The Reagan administration today announced its opposition to any additional financial aid for the nation's savings and loan industry.

But Treasury Secretary Donald Regan said the White House would not oppose legislation permitting either interstate or interindustry takeovers of failing thrift institutions.

Regan, in letters to House Banking Committee Chairman Fernand St Germain (D-R.I.) and Senate Banking Chairman Jake Garn (R-Utah), said, however, that the administration would not consider any financial relief "other than utilization of existing insurance funds" for failing savings institutions.

St. Germain, after hearing from Regan earlier in the day, announced he was abandoning efforts to push an emergency aid bill proposed by federal bank regulators. That bill would permit interstate takeovers and would allow the Federal Deposit Insurance Corp. to pump extra money into failing institutions by establishing a $3 billion line of credit with the Treasury.

Reaction to the announcement at the annual convention here of the Metropolitan Washington Savings and Loan League was varied. The chiefs of the industries two major trade associations said the issue was not over and predicted there would be other legislation. But the president of the savings league said he did not mind the demise of the legislation.

In a statement released in Washington this afternoon, St. Germain said "there appears to be little or no reason to proceed to discuss assistance legislation for the thrift industry in the context in which it has been proposed by the Federal Reserve and other depository institutions regulators."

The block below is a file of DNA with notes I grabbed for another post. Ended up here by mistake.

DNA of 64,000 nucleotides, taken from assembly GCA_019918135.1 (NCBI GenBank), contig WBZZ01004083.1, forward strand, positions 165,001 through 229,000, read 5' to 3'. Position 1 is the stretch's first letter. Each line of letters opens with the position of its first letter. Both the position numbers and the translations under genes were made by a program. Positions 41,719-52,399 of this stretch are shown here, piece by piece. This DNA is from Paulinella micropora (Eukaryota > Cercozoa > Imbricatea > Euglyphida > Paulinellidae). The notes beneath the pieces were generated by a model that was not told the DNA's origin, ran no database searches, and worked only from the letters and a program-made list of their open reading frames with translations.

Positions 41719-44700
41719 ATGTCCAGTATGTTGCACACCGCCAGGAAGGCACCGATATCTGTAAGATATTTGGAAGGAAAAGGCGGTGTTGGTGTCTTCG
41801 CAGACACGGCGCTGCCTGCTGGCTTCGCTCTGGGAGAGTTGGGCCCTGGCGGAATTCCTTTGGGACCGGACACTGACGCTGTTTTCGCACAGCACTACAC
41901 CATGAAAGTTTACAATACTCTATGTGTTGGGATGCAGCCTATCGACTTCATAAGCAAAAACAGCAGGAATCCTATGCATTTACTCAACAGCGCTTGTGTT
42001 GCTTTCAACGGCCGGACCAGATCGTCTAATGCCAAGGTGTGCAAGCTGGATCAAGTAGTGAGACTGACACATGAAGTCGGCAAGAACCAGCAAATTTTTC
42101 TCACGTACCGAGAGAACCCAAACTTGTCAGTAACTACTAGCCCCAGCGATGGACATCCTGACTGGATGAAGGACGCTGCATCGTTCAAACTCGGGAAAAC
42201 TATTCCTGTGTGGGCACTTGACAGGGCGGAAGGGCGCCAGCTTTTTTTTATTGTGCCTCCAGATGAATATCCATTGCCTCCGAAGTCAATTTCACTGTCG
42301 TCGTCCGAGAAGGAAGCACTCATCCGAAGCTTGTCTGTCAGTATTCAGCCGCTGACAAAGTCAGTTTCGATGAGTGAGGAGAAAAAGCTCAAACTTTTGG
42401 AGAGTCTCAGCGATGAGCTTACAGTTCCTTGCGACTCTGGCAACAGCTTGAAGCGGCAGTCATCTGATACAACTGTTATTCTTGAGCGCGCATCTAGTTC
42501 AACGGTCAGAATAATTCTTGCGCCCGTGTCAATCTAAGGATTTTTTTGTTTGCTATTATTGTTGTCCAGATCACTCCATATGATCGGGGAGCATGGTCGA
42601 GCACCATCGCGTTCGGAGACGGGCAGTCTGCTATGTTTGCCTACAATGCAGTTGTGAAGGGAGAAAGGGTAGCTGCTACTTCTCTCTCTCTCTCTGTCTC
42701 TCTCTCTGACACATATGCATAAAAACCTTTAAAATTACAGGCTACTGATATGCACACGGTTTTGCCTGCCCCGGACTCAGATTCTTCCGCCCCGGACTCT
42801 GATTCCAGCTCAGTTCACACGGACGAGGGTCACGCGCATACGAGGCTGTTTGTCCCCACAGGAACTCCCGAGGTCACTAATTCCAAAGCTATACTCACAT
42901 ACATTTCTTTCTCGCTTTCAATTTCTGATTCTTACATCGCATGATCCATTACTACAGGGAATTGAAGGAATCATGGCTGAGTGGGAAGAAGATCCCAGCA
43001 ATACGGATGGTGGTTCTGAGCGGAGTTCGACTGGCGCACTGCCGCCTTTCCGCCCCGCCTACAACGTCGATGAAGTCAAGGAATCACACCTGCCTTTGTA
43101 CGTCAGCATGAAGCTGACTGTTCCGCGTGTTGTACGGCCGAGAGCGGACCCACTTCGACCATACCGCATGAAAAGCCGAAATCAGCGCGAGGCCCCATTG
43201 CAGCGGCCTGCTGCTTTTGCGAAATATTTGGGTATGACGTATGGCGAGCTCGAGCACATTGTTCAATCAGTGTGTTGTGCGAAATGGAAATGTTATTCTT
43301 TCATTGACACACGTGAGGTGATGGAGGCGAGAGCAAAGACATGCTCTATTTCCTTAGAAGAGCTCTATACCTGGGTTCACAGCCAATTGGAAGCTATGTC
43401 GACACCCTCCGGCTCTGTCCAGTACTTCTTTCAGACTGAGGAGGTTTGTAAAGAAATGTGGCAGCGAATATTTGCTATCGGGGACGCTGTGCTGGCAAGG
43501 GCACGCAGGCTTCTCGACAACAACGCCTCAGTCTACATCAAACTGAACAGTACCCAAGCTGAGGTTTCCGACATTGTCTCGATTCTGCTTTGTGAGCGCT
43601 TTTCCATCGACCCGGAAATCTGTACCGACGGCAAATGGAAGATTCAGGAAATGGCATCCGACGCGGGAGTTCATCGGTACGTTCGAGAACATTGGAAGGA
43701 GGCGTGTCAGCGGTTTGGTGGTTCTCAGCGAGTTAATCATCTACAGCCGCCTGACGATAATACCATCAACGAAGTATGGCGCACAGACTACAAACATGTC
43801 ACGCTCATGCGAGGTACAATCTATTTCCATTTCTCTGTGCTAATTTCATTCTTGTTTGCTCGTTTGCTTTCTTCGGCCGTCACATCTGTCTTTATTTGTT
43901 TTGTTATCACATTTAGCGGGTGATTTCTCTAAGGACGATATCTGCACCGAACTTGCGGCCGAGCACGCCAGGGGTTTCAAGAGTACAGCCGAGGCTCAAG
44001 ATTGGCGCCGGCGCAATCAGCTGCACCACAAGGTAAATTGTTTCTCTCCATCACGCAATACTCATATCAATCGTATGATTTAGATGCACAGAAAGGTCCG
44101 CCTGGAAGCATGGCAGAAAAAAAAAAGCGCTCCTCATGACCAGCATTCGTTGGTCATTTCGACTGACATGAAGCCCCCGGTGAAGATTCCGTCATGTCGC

Regan said in a later statement that "the administration continues to monitor closely the problems of the thrift industry and is evaluating proposals to seek an appropriate solution to the industry's problems." But he said the administration "would oppose additional lines of credit for Treasury borrowing." He said federal banking regulators already have enough authority to handle thrift-industry problems.

St Germain's action marks the second time this bill, drafted by banking regulators, has failed to get even to the hearing stage. On Wednesday, St. Germain held a closed-door meeting with Federal Reserve Board Chairman Paul Volcker and other members of Congress in an unsuccessful effort to salvage the bill.

Even Federal Home Loan Bank Board Chairman Richard T. Pratt apparently had backed away from his initial support of the regulators bill and had said Thursday he was seeking "meaningful" additions to the bill to give S&Ls supplemental powers. While St. Germain stated he stood ready to try again, Pratt issued a statement today saying the best route to follow would be a reduction in regulatory burdens for S&Ls and the creation of innovative products to meet consumer needs.

Rollin D. Barnard, president of the U.S. League of Savings Associations, said "I hope there will be new legislation to do what this particular piece failed to do -- give the insurance agencies [the Federal Deposit Insurance Corp. and the Federal Savings and Loan Insurance Corp.] very definite rules" by which mergers could be arranged across state and industry lines. This is not the end of the issue; nor do we want it to be the end."

Richard S. Lawton, president of the National Savings & Loan League and chairman of Washington-Lee Savings and Loan of Alexandria, said he would like to see an expanded bill to give some regulators some of the powers they want and give thrifts some additional asset and liability powers.

James L. Harris, president of the Metropolitan Washington Savings and Loan League, said he doesn't regret the demise of this legislation so long as some other action is taken to help thrifts.